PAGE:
The South Bend Community School Corporation Board approved a $12.2 million budget reduction package at Wednesday night’s board meeting, which includes cutting teaching positions and closing schools.
The cuts come as the corporation faces a more than $10 million dollar deficit over the next two years.
Earlier in the academic year, the board rejected some of the same cuts they approved Wednesday – eliminating part-time aides, explorer aides, and the Riley Early College Program.
Several board members tried to save some of the items from being cut at the meeting, making motions to vote on each line item individually rather than as a whole package.
“I would say at least a third of it, if not more was cutting supportive services to our students who need those services,” said board member Dawn Jones.
Jones wanted student advocates at the high schools to be spared, but the board voted 5-1 to approve the package; Jones was the only nay.
Among the cuts are 96 teaching positions, some of which will be eliminated through attrition. The rest will have to come from layoffs and, thanks to a new state statute, teachers who’ve been with the corporation the longest won’t necessarily be the ones staying.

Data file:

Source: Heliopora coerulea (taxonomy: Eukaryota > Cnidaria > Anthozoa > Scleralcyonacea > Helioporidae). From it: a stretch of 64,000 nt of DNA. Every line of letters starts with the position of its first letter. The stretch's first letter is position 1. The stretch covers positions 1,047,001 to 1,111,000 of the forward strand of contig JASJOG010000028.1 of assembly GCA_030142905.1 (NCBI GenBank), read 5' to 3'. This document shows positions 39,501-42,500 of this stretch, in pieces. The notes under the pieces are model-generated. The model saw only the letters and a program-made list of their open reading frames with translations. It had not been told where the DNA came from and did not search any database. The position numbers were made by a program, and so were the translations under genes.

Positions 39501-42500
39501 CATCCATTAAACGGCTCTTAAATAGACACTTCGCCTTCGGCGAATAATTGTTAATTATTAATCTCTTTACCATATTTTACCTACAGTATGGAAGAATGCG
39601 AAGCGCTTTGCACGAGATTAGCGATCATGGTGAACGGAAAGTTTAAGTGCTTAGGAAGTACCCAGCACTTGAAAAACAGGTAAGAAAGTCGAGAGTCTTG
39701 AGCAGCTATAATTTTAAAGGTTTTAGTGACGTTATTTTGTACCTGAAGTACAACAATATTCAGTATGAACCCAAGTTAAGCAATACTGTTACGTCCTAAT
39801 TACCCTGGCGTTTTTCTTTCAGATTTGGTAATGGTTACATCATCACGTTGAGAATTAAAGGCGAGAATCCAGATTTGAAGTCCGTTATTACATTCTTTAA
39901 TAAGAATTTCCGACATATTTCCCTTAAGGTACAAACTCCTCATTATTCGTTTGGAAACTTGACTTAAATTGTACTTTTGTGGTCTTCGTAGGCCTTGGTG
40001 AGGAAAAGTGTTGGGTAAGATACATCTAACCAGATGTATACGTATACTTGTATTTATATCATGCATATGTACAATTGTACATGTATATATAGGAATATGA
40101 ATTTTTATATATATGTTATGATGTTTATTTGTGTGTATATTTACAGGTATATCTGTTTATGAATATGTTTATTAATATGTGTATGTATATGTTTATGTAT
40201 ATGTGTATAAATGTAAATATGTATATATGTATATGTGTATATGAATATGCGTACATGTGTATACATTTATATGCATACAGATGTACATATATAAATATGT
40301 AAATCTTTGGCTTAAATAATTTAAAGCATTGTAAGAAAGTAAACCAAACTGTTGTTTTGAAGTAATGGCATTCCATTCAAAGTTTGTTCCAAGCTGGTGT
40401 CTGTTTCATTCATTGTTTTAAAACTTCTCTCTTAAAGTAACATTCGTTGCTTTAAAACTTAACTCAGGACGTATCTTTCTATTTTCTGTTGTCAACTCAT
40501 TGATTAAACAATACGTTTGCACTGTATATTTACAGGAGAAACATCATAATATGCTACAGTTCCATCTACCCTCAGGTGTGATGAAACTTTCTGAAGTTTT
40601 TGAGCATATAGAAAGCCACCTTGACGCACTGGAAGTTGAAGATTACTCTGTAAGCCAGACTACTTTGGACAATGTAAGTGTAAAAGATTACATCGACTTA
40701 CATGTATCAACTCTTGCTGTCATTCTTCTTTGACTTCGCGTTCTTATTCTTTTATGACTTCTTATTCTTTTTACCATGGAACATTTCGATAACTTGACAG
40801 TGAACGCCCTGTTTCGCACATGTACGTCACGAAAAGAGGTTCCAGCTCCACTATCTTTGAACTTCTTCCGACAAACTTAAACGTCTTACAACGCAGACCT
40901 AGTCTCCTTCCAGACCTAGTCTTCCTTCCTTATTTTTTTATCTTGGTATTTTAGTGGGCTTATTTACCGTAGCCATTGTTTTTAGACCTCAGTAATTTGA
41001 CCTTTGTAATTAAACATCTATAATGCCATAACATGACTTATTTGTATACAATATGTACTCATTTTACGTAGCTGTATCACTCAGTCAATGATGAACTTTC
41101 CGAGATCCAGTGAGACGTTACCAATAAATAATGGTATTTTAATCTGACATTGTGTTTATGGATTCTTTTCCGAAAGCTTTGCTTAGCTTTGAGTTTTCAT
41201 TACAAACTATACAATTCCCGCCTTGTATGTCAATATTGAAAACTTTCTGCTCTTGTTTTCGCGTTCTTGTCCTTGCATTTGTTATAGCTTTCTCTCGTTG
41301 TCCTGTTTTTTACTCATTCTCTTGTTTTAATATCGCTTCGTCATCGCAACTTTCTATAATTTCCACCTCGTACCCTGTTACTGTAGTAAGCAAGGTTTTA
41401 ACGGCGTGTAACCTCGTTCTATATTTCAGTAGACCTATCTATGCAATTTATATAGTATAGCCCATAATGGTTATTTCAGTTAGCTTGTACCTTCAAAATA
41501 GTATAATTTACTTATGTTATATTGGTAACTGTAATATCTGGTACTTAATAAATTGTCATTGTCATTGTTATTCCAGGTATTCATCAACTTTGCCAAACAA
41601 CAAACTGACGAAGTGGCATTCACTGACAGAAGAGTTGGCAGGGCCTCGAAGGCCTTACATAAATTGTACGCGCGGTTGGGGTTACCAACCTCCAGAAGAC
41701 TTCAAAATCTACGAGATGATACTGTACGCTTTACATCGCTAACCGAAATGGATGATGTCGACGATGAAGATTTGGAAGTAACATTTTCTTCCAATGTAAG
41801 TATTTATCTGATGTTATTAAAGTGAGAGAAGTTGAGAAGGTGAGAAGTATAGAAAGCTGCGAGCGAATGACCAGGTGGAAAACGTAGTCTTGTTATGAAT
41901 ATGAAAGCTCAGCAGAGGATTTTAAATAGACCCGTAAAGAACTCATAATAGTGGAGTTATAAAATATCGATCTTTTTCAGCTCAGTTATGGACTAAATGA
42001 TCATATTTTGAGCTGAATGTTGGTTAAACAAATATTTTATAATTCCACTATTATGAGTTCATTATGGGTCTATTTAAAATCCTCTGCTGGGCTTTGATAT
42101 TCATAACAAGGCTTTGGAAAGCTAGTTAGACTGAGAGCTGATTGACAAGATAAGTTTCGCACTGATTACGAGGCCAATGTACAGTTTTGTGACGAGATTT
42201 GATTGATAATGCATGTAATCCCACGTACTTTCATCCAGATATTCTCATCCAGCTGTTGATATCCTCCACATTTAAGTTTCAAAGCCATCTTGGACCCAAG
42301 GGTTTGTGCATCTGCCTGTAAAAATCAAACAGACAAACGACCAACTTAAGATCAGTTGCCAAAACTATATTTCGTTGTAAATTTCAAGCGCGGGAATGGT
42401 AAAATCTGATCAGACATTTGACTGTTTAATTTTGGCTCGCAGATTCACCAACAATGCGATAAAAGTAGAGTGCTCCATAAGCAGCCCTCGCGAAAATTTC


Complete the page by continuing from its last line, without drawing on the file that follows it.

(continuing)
“It’s teaching license, certification, special training, those are the top three that will be looked at,” said Superintendent Carole Schmidt.
Schmidt says the corporation won’t know the exact number of teachers who will be laid off until closer to the end of the school year.
The corporation will also close a primary and an intermediate school in 2013 to curb costs, although Schmidt says the board hasn’t decided which buildings.
Board member Bill Sniadecki says while he doesn’t agree with all of the items included in the package, the corporation couldn’t go any longer without reducing its expenditures.
He’s hopeful South Bend schools will get some of the students they lost to vouchers back in the next year, which could mean some of the cuts approved don’t actually have to happen.
“This is basically approval to give the superintendent to make moves she has to make,” he said. “My hope is that we're not going to have to do all of those cuts and we get some of that money back, that half a billion dollars.”
But Schmidt says there’s a chance the board could be in the same position next year – having to make painful but necessary cuts.
“It depends on what the state legislature does and it depends on what our enrollment does,” Schmidt said. “There's no guarantee given the volatility.”
For a full list of the approved cuts, click on the document attached to this story.